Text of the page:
There should be no certainty in gender roles, but if there must be, let it be certainty of teamwork.

Nurturing the Male Feminist
Since meeting my wife, more and more of my social circle is comprised of women and my career path of medical communications is predominantly women (~75%). With these personal and professional distinctions in mind, I have (intentionally or unintentionally) become somewhat of a male feminist. Through this process, I have been made aware of (and devoted considerable thought to) some of the challenges women face, gender equality being one of them. And during this social adaptation, it has become abundantly clear to me that one voice in the gender equality conversation is missing, a man's.

Let's start simple, when it comes to issues specific to men, a man is probably the best voice. What it means to be a man, how to be a good father, how to treat women...many of these things cannot be effectively communicated by a woman. Don't believe me? How many core female issues can be adequately taught by men? It isn't about the communicator or the message, but rather the audience and when it comes to men, we like to hear from one of our own. I suspect women are the same on plenty of other topics. And suspending gender altogether, this concept is the bedrock of things like Weight Watchers and Alcoholics Anonymous (AA); we need to hear from fellow sufferers. Only they understand what it is like to be us.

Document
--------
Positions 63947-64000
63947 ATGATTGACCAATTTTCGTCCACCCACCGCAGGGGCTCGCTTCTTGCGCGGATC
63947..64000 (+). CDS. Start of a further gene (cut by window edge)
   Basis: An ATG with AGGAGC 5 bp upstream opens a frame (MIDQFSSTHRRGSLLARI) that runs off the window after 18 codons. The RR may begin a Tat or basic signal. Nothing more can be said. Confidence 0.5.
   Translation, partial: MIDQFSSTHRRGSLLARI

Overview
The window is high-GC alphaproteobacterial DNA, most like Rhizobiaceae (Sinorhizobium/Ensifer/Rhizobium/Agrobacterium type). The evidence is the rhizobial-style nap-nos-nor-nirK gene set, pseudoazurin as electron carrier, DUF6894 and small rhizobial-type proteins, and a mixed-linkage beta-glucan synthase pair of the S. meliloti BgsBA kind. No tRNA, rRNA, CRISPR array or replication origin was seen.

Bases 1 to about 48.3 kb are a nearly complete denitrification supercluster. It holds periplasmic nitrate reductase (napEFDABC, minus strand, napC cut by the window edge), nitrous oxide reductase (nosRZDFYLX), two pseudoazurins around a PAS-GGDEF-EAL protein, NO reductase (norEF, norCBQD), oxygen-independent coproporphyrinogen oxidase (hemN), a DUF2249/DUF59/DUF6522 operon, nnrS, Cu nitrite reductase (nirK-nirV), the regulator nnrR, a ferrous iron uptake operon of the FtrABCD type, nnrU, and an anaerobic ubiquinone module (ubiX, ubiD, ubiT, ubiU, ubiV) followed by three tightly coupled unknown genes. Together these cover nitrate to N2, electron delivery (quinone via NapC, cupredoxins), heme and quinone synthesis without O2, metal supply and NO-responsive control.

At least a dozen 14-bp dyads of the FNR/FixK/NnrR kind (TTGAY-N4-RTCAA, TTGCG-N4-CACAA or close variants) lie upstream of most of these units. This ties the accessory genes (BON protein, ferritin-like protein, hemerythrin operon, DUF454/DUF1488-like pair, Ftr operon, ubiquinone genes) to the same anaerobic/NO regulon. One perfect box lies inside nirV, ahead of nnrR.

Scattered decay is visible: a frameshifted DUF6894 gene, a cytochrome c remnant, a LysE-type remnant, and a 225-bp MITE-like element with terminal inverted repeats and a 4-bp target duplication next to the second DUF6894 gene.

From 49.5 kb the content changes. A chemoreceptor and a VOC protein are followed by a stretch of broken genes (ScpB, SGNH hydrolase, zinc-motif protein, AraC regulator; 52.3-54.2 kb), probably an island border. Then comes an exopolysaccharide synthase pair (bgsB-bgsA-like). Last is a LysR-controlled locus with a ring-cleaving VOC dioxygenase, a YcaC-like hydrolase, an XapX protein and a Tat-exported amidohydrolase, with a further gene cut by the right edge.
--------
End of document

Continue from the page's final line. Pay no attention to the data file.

Another aspect of the conversation is the idea that men are action oriented creatures. Little boys like cars, trucks and trains because they do something and men like action movies and sports because stuff is constantly happening. This predilection may also explain why men are oftentimes very impatient; we can't sit, wait, ponder, and think....we want to do!

Why is this relevant? Well unfortunately for men, the 21st century continues a trend of tremendous change and in addition to the challenge of understanding and co-evolving with the modern woman, men are faced with the steady disappearance of action oriented tasks, which invariably impacts how they see themselves. Thinking in the most basic terms, males have largely connected their feelings of worth and confidence to action oriented behavior (eg, hunting food thousands of years ago to breadwinning today). With this in mind, consider how many male dominated roles of the last 100 years (eg, farmers, factory works, miners, transportation, builders, sailors, soldiers) have been impacted by technology, rendering many of them obsolete or tremendously devalued.